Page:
Author Topic: "I don't want you to drive your car" updates #29 #58  (Read 10609 times)

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GlitterIsMyDrug

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Re: "I don't want you to drive your car" updates #29 #58
« Reply #75 on: February 11, 2014, 01:22:49 PM »
I'm a "text/call when you get there" person. Usually this is in bad weather, at night, long distances, and if you're driving through the mountains. At first, it was really awful. I'd panic if someone drove period anywhere and I didn't get a call, then I worked past that and it was just if I didn't hear from them in one of the above instances, now it works more like this:

Jane is leaving my house and driving home, it's late and dark out, Jane lives about 20 minutes away. As she leaves I say goodnight and say "let us know you got home safe". After she left we clean up a bit, let the dogs out one last time and head to bed. Before we go to sleep I don't recieve a text from Jane, oh well I figure she's not home yet, maybe she stopped for something along the way. The next morning I awake and check my phone to see...still not text from Jane. Ok, now I start to worry a bit and send her a good morning text (not odd in my group of friends to text someone to randomly say good morning). If I get a response, all is good. I don't care she didn't text the minute she walked in. If I get no response, I start to worry a bit more. I might wait an hour or two and text again to make sure she's ok. I've never gone longer then a few hours without a "I'm fine just didn't see the text" response, so I'm not sure what my next move would be. But I'd be panicking a little more, probably some quick social media stalking (well she shared the cute Panda photo at 5am, so she was alive then).

For me, I've lost someone without ever getting an "I'm ok text" without ever asking for one or expecting one. With assuming "no news is good news". Having already gone through that (it was dark and they were driving in the mountains, so two of my qualifiers for a text/call), it's a constant thought in my head. Even without focusing on it, it's there. It's a reality I now know exists.

I kind of think of it as just making sure everyone is safe. I drive at night, long distances, through the mountains, in bad weather sometimes all at once. And nothing has happened. In fact I assume for the most part, nothing will happen. But there's the what if that lives in the back of my brain and slowly gets louder when I don't hear anything.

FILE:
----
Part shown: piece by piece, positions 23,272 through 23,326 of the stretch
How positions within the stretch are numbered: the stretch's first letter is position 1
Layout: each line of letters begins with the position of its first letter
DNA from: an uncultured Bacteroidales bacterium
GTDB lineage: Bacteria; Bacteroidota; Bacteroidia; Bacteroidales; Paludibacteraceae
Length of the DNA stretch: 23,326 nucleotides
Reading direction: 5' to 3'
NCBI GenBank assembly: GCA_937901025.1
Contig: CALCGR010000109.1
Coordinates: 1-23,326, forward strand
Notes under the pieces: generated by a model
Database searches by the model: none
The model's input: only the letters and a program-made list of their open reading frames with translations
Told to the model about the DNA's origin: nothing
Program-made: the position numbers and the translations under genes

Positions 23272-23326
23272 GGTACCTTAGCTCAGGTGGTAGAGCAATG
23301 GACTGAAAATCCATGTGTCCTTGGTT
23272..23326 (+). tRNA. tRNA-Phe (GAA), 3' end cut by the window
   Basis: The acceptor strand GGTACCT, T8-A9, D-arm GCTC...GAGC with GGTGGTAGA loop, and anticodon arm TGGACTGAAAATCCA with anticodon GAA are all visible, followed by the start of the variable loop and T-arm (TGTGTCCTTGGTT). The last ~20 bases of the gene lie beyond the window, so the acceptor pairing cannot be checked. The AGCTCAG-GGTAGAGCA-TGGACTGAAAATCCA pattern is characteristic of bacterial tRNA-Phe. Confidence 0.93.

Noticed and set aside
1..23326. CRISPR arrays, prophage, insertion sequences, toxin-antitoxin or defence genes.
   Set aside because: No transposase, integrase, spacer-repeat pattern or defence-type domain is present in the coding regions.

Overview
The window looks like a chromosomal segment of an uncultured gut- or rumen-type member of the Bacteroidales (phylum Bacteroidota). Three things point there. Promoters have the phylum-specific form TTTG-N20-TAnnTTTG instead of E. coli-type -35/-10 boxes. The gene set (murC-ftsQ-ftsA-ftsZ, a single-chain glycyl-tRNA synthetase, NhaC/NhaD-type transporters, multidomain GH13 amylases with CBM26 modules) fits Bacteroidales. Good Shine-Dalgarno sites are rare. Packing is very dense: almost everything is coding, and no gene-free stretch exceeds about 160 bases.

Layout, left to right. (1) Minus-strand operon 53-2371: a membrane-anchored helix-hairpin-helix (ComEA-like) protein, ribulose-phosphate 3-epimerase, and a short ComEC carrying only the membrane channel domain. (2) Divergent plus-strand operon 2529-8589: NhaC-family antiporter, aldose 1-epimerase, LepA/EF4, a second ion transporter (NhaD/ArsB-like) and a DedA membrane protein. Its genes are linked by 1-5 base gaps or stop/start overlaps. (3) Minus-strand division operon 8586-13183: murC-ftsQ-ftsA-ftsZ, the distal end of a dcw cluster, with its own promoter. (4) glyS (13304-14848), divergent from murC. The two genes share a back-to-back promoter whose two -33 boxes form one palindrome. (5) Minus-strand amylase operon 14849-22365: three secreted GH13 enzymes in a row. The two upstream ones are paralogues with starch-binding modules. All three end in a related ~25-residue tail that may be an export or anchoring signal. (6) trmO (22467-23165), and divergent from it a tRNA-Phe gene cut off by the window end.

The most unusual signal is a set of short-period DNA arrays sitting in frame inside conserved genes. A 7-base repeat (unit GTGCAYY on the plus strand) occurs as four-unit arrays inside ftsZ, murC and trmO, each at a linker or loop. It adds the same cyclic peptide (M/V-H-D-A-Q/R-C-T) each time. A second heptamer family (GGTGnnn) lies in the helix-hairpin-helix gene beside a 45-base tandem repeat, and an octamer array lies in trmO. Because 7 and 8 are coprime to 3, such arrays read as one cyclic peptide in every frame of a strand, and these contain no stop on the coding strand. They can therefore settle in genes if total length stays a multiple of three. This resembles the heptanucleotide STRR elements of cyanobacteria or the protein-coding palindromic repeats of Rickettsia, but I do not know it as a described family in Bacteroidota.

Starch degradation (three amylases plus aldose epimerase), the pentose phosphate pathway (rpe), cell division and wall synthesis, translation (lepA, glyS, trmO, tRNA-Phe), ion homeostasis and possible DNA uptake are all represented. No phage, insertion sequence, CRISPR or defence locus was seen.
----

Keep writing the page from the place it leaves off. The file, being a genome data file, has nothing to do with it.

Firecat

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Re: "I don't want you to drive your car" updates #29 #58
« Reply #76 on: February 11, 2014, 01:41:40 PM »
My parents live about two hours away from where DH and I live. I usually do call them just to say "Got home fine," if we've been visiting them, but not always. If the weather and/or the roads are bad for some reason, I definitely call. Partly because it makes Mom and Dad feel better, and I feel better knowing that someone has an idea of when they should start worrying. Granted, the road we're on is mostly pretty well travelled, but a good chunk of the trip is also through fairly rural areas, where things like hitting deer aren't uncommon.

When I was single and sharing an apartment with my best friend, she and I usually kept each other informed about our plans if we had separate plans. Not in great detail, but something like "I'm going to do X this weekend, should be back around Y time." That way, at least there was someone who had an idea of where/when to start looking if there was a problem. We considered it both a safety measure and a courtesy to the person we lived with.

shhh its me

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Re: "I don't want you to drive your car" updates #29 #58
« Reply #77 on: February 11, 2014, 01:56:04 PM »
  I'm of the school of thought once someone says "I'm depressed"  (and they mean it not I'm having a sad day/week. I'm talking about DEPRESSION not I've got the blues lately) you are allowed to do whatever you want with that info to get them help.  I would have no qualms telling their spouse and or siblings

Depression = inertia